Print newspapers are failing, but Freedom Communications developed a plan to breathe new life into its 27 daily newspapers and eight television stations. The strategy starts with an iPad app and support for interactive content and advertising through the browser technology known as HTML5.
Beginning with its largest metro paper, the OC Register, which supports Orange County, Calif., the iPad platform will highlight news, entertainment and sports, as well as ad units that allow readers to touch and swipe the screen to move content and create a complete interactive experience. The app will also have a search feature.
Freedom Interactive President Doug Bennett says the newspaper will not port any ads made for television, newspapers or online over to the iPad or tablet application because the experience differs greatly.
For instance, a Macy's ad will enable readers not only to click on the jewelry ad, but to rotate the pair of diamond earrings to get a 360-degree view. Another feature might enable readers to dress a model with clothing to get a view on how shirts, dresses or shoes fit.
"We're also keeping in mind the offline interactive experience, when readers are not connected to Wi-Fi access," Bennett says. "We don't want readers to have a bad experience with the advertisement."
That type of thinking could change the revenue model from a cost per click (CPC) to something more like a cost per view (CPV), but it's too early to tell whether a CPV model would override a pay per impression or click-through.
"We've also been talking about how to measure offline use for advertisers," Bennett says. "We built in dynamics that keep track of views. When readers go online we'll grab the information. This will tell us the length of time they use the platform."
Freedom relies on Omniture for backend analytics, along with more traditional means such as focus groups to determine the readership's needs.
The tablet application will support one feature story and six sections with 10 articles each ranging from News for OC, Sports, Business, Trending, Things to do, and Photo/video. It also will support a weather widget, live traffic feed, and breaking news. Content will publish around 5 p.m. each night rather than in the morning, when most people pick up their tablet to read content.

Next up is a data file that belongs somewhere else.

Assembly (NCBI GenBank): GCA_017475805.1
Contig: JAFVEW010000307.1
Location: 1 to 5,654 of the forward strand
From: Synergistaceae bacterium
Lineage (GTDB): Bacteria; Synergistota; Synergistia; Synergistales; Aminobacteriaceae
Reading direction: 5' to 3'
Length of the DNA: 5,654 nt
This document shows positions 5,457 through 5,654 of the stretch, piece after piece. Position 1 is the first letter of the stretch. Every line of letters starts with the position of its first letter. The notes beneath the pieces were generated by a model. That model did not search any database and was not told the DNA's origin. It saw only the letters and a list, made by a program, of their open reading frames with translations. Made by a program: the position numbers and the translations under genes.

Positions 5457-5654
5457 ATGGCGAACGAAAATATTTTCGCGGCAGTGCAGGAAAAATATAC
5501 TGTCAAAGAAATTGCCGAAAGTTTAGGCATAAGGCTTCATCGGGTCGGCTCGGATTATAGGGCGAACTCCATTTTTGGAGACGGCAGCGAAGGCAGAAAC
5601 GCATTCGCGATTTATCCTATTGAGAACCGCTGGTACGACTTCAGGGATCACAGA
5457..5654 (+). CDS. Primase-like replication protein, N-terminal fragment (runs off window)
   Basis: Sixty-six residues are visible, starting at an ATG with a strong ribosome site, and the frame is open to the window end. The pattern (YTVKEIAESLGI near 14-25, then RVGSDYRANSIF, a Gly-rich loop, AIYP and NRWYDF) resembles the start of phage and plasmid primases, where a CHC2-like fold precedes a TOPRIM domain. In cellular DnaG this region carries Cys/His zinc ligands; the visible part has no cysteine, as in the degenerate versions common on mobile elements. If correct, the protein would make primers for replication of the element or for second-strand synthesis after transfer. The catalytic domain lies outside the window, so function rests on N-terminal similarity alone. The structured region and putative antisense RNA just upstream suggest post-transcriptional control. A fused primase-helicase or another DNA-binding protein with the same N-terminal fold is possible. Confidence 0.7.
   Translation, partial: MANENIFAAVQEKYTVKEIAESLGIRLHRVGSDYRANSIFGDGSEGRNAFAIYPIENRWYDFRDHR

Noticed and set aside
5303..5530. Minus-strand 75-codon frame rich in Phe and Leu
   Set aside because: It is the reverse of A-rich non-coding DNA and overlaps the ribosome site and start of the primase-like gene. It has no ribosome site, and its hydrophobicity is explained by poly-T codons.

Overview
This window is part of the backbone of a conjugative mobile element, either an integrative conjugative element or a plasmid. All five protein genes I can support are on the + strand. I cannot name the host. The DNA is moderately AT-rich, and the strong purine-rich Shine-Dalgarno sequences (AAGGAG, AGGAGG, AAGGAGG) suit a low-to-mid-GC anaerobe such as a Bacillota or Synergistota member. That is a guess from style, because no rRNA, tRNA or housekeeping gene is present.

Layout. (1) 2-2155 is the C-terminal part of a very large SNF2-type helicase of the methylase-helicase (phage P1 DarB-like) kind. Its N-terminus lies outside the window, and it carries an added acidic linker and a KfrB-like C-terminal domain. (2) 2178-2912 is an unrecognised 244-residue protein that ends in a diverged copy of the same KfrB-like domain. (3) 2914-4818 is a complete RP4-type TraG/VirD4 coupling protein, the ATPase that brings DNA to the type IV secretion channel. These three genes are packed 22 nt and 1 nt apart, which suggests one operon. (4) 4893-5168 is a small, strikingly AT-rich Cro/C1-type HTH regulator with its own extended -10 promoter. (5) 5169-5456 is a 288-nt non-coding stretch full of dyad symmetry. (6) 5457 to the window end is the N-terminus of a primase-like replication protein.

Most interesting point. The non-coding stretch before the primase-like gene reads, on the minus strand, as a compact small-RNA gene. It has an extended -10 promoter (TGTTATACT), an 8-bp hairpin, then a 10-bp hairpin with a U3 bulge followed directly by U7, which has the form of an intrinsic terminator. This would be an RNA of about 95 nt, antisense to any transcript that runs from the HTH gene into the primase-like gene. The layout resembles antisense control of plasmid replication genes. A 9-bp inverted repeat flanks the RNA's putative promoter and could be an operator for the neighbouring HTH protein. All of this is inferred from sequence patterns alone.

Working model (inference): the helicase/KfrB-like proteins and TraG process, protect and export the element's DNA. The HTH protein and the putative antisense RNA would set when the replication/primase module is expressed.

If Freedom's strategy focused on transition -- which means getting people who read its newspapers or watch television news converted to the iPad -- the company would probably make the iPad app look like a newspaper, because people are comfortable with that. "Our strategy is about changing the dynamics of what's becoming a smaller segment," Bennett says. "Our focus is getting back in the business of growing an audience, which newspapers and broadcast networks have not done in a long time."
The strategy supports aggregating content based on specific audiences such as ages 35 to 45. Today the newsroom is the newspaper's primary source of information, but the business model moving on to tablets will change that this year.
The first day the iPad app launches, Bennett expects 85% of the content will come from the OC Register's newsroom, but a year from now he estimates it will decline to 60%. The remainder will come from syndicate news agencies such as Associated Press, user-generated content and video.
While it's too early to tell whether the strategy will work, Bennett says all efforts will begin with the Orange County market, followed by Colorado Springs later this year.